warning: Creating default object from empty value in /home/www/drupal/drupal-6.19/modules/taxonomy/taxonomy.pages.inc on line 34.

Biography: James Ellroy

“I am a master of fiction. I am also the greatest crime novelist who ever lived. I am to the crime novel in specific what Tolstoy is to the Russian novel and what Beethoven is to music.”

James Ellroy is one of the world’s best selling crime novelists. The author of many books, Ellroy has a dark personal history upon which he draws for inspiration. Ellroy not only epitomises noir fiction and hardboiled crime, but he also writes with a unique style about controversial political topics that has brought him world acclaim.

Book review: American Tabloid by James Ellroy

I don’t think the thrill of a good conspiracy can be underestimated. And, while the Kennedy era and the surrounding assassination, drugs, mafia, CIA/FBI, Cuba and, a bit later, Vietnam aren’t quite the dinner party circuit agenda, they were not so long ago and they still hold a spark of interest for a good couple of generations of people. Take me as an example, for instance. I was born in 1980, well after the whole malarkey. But, I still know the names of the Kennedy brothers and their assassins, and Jimmy Hoffa, and an entire selection of corrupt government officials. I’ve heard the speculation. I’ve seen the movies. And nothing has grabbed me quite so much as James Ellroy’s take on the whole thing. I know it’s fictitious speculation. That doesn’t stop it from being a dirty, rollicking thrill of a read with a cast of duplicitous double agents and their complex juggling of events. In fact, one of the most admirable traits of the book is how much behind the scenes action occurs in concert with the facts.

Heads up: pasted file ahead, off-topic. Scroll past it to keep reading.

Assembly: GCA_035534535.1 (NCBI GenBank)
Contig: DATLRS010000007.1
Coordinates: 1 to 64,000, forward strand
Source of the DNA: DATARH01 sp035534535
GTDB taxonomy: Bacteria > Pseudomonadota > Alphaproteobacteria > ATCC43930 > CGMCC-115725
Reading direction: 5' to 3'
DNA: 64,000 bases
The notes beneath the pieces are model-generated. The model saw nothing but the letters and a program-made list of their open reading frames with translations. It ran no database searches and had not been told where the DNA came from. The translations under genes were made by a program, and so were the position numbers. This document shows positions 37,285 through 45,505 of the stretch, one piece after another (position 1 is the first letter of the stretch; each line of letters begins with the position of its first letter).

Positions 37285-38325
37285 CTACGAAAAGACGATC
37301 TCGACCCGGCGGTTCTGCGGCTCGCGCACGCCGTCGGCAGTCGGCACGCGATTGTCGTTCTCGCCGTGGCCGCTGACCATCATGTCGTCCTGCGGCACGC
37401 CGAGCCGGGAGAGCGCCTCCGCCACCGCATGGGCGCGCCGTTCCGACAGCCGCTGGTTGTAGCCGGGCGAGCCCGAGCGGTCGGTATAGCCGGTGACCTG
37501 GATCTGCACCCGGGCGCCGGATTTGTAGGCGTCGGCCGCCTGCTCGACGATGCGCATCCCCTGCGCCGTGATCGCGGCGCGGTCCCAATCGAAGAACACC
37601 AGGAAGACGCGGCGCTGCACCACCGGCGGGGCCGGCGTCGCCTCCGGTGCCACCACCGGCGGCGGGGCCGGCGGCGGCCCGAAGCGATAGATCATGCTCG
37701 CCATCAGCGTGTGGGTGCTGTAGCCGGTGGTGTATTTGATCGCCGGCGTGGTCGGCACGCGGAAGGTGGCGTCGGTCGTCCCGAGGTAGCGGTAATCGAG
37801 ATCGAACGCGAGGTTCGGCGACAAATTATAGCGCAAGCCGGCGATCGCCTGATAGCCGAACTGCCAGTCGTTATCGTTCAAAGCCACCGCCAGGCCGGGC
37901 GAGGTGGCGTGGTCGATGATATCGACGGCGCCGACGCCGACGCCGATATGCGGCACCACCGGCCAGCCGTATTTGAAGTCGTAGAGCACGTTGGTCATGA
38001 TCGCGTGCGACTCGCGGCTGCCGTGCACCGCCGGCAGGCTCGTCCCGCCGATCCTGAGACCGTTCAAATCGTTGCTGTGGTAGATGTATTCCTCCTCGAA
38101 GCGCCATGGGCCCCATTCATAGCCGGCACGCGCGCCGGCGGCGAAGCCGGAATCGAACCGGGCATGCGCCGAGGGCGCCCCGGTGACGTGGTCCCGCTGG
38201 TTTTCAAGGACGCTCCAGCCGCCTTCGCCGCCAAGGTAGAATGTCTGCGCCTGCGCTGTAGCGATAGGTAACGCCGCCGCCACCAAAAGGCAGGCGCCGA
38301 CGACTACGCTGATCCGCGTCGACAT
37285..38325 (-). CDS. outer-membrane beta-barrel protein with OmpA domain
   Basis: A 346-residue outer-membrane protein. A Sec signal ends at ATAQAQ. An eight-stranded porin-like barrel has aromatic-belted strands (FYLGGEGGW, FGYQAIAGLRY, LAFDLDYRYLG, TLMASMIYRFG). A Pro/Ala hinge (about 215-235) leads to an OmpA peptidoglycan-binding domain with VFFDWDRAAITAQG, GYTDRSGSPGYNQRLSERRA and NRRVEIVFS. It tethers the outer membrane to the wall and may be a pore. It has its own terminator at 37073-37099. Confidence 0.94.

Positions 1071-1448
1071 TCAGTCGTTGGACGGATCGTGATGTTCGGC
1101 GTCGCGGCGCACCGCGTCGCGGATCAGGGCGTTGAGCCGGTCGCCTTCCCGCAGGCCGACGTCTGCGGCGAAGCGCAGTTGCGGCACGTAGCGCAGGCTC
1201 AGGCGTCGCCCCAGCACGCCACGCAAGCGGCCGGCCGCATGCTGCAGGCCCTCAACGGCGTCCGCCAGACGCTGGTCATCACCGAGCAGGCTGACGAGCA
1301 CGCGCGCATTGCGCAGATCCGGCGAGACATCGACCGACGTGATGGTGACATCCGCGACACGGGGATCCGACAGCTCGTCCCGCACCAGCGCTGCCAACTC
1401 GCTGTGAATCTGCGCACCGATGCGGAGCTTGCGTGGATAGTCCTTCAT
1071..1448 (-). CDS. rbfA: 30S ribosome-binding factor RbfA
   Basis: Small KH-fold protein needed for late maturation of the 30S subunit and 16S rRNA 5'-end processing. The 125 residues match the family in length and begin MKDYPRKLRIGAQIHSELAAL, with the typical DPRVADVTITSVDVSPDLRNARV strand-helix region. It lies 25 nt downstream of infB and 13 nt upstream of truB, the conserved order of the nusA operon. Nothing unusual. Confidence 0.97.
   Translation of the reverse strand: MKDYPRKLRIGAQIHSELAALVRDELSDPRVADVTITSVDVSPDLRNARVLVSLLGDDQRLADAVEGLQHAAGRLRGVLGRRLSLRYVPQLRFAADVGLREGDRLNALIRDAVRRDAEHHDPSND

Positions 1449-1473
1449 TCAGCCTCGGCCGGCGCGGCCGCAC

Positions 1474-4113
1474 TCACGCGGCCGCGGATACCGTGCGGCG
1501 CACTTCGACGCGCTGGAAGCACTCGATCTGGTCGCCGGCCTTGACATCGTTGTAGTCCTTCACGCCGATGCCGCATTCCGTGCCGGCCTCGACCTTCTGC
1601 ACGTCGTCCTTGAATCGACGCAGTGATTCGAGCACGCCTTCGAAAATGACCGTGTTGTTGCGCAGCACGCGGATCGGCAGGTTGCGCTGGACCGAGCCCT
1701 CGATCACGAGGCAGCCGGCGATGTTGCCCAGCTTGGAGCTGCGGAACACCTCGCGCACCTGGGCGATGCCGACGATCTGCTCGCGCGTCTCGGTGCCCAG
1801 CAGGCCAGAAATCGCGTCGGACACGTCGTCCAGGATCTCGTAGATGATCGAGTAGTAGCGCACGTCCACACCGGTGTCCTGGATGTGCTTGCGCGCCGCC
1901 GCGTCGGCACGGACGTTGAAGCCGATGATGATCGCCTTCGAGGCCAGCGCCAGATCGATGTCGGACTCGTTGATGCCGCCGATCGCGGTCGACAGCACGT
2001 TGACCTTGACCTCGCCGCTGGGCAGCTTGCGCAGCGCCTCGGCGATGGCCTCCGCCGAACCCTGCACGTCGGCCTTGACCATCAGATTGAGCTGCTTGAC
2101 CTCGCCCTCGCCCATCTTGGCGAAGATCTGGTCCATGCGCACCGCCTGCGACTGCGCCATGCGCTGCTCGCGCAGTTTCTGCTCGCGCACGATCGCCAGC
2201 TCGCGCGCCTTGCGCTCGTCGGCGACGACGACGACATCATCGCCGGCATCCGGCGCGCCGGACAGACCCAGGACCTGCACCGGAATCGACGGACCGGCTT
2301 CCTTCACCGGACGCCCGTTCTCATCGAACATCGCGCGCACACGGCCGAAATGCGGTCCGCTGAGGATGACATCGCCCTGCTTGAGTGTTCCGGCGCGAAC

Book review: The Black Dahlia by James Ellroy

The Black Dahlia and the last book I reviewed, Eureka, have some interesting superficial similarities. Firstly, they are both set, for at least part of the time, in the mid 1940s. They are both set in Los Angeles during that time. The protaganist in both is a police officer (both are written mainly in the first person) and the plot line in both focuses on the death of a woman which the protaganist gets a bit obsessive about and is willing to go above and beyond to solve the mystery. However, for all the similarities, Eureka and The Black Dahlia couldn't be more different when it comes to the crunch. Why? Because that would be like comparing a dry cracker to a three course meal.

Syndicate content